Day 3 – Watercolors

Starting Point: Vila Nova de Milfontes
Ending Point: Aljezur
Today’s Distance: 61 km
Total Distance: 206 km

It was right after leaving Vila Nova de Milfontes while taking one last picture that I came across another solo distance cyclist. While on these trips, as a hard and fast rule, I consider anyone on two wheels without a motor to be my brethren. Hardcore road cyclists, mountain bikers with all their gear, bicycle tourists exploring about, teenagers popping wheelies – we are all on the same team and share a common connection. Gilberto, my newfound cycling friend, was no exception.


As always, when two long-distance cyclists meet, the first question is where they’re from and the second where they’re going. In Gilberto’s case, he is a Portuguese man traveling from Lagoa de Albufeira (near Sisembra) to Sagres, a 6 day trip. This was his first time doing a long-distance trip and he was doing it solo which I thought was great; I had briefly met the Spanish couple on the ferry but it’s much less common to find a solo rider. After a brief chat and comparing our itineraries for the day, we chose to continue on together for a bit. Good company and good conversation led to a pleasant morning of comparing our philosophies and what these trips mean to us.

We rode to an area called Almograve, a beautiful rugged coastline with beachy areas scattered in amongst the rocks. The wind was blowing so you could smell the ocean while listening to the waves crash against the shore. Gilberto is an artist and art teacher so instead of taking photos during his trip, he does quick sketches accented with watercolors of everything he saw. I loved seeing someone combine two of their passions together into one trip.

Amidst a coffee back in the town of Almograve, up came another solo long-distance cyclist, an older French man named Rémi. Heading the opposite way as Gilberto and I to a pilgrimage site called Santiago de Compostela, Rémi was a polyglot world traveler and a delight to chat with. He was worried about the schedule for his trip since his family owns a vineyard between Paris and Bordeaux and, vineyards being vineyards, he had to be back at a very specific time for the harvest.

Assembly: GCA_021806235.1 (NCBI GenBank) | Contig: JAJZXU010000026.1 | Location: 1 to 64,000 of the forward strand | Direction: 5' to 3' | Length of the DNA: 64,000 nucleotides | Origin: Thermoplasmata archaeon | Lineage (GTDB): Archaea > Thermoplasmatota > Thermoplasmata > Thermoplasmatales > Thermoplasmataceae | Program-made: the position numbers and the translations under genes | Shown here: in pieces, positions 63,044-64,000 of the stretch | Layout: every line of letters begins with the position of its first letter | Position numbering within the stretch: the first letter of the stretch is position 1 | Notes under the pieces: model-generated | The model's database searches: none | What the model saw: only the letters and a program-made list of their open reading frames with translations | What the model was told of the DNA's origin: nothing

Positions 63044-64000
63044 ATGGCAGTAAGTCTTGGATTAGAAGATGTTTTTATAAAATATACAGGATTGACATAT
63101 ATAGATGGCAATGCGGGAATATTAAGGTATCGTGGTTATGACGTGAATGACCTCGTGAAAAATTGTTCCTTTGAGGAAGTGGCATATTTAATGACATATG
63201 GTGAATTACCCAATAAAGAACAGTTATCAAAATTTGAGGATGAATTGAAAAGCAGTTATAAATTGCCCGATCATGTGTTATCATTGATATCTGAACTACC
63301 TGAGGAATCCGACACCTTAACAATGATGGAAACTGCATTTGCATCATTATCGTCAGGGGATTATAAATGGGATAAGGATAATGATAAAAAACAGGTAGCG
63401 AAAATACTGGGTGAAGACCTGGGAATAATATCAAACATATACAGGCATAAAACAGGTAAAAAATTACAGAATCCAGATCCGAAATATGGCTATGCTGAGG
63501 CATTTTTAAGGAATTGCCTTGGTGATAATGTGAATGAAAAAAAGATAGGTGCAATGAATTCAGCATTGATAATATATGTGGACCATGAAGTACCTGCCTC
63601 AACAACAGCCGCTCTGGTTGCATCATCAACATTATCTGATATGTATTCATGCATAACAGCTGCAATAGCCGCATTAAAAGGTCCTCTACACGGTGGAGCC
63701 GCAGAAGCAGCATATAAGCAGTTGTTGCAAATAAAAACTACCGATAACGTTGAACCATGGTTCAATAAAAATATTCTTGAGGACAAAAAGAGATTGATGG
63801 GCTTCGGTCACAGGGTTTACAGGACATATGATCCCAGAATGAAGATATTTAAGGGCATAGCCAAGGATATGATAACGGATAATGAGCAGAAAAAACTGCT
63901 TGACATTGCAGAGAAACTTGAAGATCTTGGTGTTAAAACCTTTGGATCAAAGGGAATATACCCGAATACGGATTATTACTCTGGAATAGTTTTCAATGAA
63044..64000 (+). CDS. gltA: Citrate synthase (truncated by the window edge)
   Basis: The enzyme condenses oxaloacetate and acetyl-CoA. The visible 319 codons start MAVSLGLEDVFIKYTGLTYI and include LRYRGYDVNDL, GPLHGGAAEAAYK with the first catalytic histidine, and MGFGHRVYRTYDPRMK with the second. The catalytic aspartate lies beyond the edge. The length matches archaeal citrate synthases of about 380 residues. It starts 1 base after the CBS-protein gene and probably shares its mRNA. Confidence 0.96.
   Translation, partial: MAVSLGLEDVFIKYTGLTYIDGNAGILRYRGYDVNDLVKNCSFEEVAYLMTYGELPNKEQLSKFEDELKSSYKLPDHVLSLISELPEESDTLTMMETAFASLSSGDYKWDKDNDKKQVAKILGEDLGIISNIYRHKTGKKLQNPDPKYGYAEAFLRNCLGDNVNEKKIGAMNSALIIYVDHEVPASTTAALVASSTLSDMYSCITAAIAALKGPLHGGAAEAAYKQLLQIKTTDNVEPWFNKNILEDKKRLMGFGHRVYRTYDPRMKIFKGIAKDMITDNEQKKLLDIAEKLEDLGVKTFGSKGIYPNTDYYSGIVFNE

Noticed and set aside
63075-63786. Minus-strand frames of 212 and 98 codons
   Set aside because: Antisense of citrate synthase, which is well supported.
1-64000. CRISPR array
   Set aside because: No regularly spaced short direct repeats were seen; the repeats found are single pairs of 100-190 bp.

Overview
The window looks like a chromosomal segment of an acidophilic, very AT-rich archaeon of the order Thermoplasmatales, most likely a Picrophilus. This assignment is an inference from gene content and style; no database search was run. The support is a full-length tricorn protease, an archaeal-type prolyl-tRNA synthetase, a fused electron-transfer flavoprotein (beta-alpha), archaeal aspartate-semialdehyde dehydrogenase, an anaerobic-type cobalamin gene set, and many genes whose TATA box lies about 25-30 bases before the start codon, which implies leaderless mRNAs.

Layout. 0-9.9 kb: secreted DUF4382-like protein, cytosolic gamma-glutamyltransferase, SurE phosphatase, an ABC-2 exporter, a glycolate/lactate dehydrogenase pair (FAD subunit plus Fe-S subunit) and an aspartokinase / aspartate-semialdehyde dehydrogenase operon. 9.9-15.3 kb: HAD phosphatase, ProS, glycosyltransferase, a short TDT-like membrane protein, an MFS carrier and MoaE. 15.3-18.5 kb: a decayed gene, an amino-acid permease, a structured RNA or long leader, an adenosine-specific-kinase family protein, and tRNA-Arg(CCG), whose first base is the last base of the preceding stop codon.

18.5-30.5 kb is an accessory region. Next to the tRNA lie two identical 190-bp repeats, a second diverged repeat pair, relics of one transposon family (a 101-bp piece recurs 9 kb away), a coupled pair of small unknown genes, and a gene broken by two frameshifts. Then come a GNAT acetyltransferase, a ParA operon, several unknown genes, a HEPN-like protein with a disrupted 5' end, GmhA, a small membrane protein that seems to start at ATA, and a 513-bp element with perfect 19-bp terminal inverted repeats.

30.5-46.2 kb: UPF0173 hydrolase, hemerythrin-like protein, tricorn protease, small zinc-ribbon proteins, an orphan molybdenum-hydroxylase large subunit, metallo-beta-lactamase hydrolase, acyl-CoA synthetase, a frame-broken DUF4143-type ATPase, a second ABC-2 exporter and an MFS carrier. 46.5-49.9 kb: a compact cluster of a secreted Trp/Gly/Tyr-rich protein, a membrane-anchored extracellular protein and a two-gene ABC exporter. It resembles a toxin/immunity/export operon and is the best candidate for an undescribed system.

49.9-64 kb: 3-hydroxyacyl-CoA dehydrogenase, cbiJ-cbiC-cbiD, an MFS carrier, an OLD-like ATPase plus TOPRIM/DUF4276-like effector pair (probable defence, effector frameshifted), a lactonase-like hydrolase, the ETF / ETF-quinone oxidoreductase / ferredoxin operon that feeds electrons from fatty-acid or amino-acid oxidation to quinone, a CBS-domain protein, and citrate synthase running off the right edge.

As the three of us were there chatting, communing, and sharing road stories in three overlapping languages, we caught the sight of two more long-distance cyclists zooming past. They didn’t stop but it was very heartening seeing that many distance cyclists together in one place in Portugal.

For the next couple of hours, Gilberto’s and my views would alternate between farmlands and coastline as the road wound its way south.

We passed through grove after grove of eucalyptus as well, with their wonderful scent. Pleasant as it was, it did worry me as I knew about Portugal’s recent forest fires, many of which were fueled by eucalyptus trees such as these. Wildfires in June of 2017 swept through large swaths of eucalyptus, killing over 60 people. The oil that eucalyptus produces can shoot spurts of flame out of the tree or even cause the tree to explode, vastly increasing the danger of fighting the fires and the speed in which fires can spread.

Eucalyptus trees

The views were excellent but the cycling proved a bit difficult at a few points. Roads through two of the beaches were made of a lattice-shaped brick, designed to hold the sand onto the hillside. Great for cars, terrible for bikes, but totally worth it for the sights.

Out of nowhere, right after cycling past Praia do Carvalhal, donkeys, zebras, ostriches, llamas, and all sorts of other animals filled the fields lining the road — not something you expect to see while cycling through Portugal!

Between the hot temperature and big elevation gains, the last hour of the day was challenging. But the most challenging climbs often lead to the most beautiful views. At the top of this long, steady climb, I stopped to take a photo of some cool graffiti when I heard a couple car horn beeps behind me. Two people in a car, one of them hanging out the side and throwing his fists in the air, were smiling wide and cheering me on. I don’t know if they were fellow cyclists but they definitely were really supportive of me being on the bike. A round of applause to start Day 2 and a cheering section at the end of Day 3, Portugal is certainly setting the bar pretty high for the rest of my trip!

Amália Rodrigues, also known as “The Queen of Fado”, is still immensely popular in Portugal. She took the traditional fado music of Portugal and spread it to the world, sharing her melancholic yet passionate voice and songs of fate, sorrow, and longing with millions.

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